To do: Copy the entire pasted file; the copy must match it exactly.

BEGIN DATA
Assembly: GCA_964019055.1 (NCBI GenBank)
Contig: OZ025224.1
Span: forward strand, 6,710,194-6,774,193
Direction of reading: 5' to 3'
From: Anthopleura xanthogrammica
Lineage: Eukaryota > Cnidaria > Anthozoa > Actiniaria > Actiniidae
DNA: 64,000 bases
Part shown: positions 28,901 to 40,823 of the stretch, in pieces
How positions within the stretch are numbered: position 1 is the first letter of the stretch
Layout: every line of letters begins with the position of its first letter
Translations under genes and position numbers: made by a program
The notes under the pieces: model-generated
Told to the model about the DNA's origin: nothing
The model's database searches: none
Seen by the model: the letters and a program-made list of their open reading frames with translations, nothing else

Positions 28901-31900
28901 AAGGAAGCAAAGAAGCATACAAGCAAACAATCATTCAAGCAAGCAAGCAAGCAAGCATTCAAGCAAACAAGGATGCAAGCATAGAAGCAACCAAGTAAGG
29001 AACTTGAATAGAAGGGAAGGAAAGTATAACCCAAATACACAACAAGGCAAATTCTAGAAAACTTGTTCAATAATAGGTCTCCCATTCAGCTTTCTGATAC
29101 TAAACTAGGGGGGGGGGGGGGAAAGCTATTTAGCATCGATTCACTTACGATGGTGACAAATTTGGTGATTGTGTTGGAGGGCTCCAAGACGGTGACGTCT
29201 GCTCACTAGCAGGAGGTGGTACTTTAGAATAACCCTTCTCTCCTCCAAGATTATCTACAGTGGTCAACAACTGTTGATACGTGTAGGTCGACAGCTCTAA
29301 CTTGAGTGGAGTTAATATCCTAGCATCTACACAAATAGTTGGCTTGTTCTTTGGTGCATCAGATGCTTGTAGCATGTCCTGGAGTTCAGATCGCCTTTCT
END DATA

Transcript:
Assembly: GCA_964019055.1 (NCBI GenBank)
Contig: OZ025224.1
Span: forward strand, 6,710,194-6,774,193
Direction of reading: 5' to 3'
From: Anthopleura xanthogrammica
Lineage: Eukaryota > Cnidaria > Anthozoa > Actiniaria > Actiniidae
DNA: 64,000 bases
Part shown: positions 28,901 to 40,823 of the stretch, in pieces
How positions within the stretch are numbered: position 1 is the first letter of the stretch
Layout: every line of letters begins with the position of its first letter
Translations under genes and position numbers: made by a program
The notes under the pieces: model-generated
Told to the model about the DNA's origin: nothing
The model's database searches: none
Seen by the model: the letters and a program-made list of their open reading frames with translations, nothing else

Positions 28901-31900
28901 AAGGAAGCAAAGAAGCATACAAGCAAACAATCATTCAAGCAAGCAAGCAAGCAAGCATTCAAGCAAACAAGGATGCAAGCATAGAAGCAACCAAGTAAGG
29001 AACTTGAATAGAAGGGAAGGAAAGTATAACCCAAATACACAACAAGGCAAATTCTAGAAAACTTGTTCAATAATAGGTCTCCCATTCAGCTTTCTGATAC
29101 TAAACTAGGGGGGGGGGGGGGAAAGCTATTTAGCATCGATTCACTTACGATGGTGACAAATTTGGTGATTGTGTTGGAGGGCTCCAAGACGGTGACGTCT
29201 GCTCACTAGCAGGAGGTGGTACTTTAGAATAACCCTTCTCTCCTCCAAGATTATCTACAGTGGTCAACAACTGTTGATACGTGTAGGTCGACAGCTCTAA
29301 CTTGAGTGGAGTTAATATCCTAGCATCTACACAAATAGTTGGCTTGTTCTTTGGTGCATCAGATGCTTGTAGCATGTCCTGGAGTTCAGATCGCCTTTCT